What can I do if I took my car to an upholstery shop for a new convertible top but they left it out in the rain?

At the time it had only the headliner on it. When I got the car home I saw water leaking from the trunk area. I found 2 inches of water in the spare tire well. I then checked the entire car and found it soaked and musty. The car had apparently been rained on for 2 days while in the care of the upholstery shop. They made no effort to cover the car, remove the water or inform me of the incident at all. I think that they need to reimburse me for replacement materials for the damaged carpet, insulation. They say, “I should have known that they didn’t put cars inside”. The turnaround time was 3 days, with a $500 deposit, balance due at time of pick up.

Asked on November 14, 2015 under Business Law, Arizona

Answers:

SJZ, Member, New York Bar / FreeAdvice Contributing Attorney

Answered 5 years ago | Contributor

d on what you write, they are most likely liable for having negligently, or carelessly, damaging your car: what they did was unreasonably careless and it is not your obligation to know that they do not do what any reasonable car shop, etc. would and protect the car from the elements. If they will not pay voluntarily, you could sue them for the money; based on the amount apparently at stake, suing in small claims court, acting as your own attorney ("pro se") is probably the best way to go--otherwise, you could spend more legal fees than you will get back.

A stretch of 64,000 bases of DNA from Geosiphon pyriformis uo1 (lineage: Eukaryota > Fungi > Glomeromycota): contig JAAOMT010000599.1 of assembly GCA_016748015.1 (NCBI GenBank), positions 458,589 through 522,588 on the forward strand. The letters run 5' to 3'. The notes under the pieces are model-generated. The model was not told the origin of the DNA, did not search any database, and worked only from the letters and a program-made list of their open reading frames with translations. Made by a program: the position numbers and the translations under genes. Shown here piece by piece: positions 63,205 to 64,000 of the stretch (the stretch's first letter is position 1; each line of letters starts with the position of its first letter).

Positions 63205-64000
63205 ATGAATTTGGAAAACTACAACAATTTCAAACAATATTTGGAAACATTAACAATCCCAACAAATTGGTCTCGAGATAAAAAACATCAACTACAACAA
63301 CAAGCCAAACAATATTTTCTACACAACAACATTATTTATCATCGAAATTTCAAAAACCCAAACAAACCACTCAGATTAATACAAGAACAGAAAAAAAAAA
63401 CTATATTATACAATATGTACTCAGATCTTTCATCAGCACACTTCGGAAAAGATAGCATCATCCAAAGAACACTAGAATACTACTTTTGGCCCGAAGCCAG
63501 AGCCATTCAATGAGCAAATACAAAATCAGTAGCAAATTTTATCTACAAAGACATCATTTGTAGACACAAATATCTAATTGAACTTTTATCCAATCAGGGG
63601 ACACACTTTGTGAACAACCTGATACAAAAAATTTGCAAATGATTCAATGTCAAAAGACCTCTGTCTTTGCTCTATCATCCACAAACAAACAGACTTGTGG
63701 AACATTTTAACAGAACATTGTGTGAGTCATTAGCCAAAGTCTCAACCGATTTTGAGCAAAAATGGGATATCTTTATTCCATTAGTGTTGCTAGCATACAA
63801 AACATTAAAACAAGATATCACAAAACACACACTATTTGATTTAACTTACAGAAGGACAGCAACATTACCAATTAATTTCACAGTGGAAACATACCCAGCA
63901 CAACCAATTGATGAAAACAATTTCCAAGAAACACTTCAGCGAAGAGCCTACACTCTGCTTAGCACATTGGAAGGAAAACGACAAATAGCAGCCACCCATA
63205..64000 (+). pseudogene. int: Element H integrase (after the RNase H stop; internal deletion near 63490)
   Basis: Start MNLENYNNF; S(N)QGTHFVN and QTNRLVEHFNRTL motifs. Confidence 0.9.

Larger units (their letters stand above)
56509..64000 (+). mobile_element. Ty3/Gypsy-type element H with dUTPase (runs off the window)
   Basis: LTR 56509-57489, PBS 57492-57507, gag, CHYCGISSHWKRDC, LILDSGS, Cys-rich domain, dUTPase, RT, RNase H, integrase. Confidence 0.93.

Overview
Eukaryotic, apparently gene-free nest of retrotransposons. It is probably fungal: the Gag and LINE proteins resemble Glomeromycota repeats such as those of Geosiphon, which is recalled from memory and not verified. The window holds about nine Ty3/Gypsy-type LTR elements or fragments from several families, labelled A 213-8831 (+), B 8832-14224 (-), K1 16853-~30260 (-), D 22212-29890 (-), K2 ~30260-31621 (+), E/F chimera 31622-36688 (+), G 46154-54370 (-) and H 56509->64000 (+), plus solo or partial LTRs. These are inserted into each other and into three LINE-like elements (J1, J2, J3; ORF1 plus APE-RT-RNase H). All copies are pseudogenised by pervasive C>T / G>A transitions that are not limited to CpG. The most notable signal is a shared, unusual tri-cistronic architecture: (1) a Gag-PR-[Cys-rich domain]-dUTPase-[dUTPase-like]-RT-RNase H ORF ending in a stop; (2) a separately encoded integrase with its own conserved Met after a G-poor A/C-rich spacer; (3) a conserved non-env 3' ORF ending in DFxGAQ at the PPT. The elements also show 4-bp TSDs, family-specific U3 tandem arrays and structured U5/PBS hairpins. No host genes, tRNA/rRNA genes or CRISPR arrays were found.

IMPORTANT NOTICE: The Answer(s) provided above are for general information only. The attorney providing the answer was not serving as the attorney for the person submitting the question or in any attorney-client relationship with such person. Laws may vary from state to state, and sometimes change. Tiny variations in the facts, or a fact not set forth in a question, often can change a legal outcome or an attorney's conclusion. Although AttorneyPages.com has verified the attorney was admitted to practice law in at least one jurisdiction, he or she may not be authorized to practice law in the jurisdiction referred to in the question, nor is he or she necessarily experienced in the area of the law involved. Unlike the information in the Answer(s) above, upon which you should NOT rely, for personal advice you can rely upon we suggest you retain an attorney to represent you.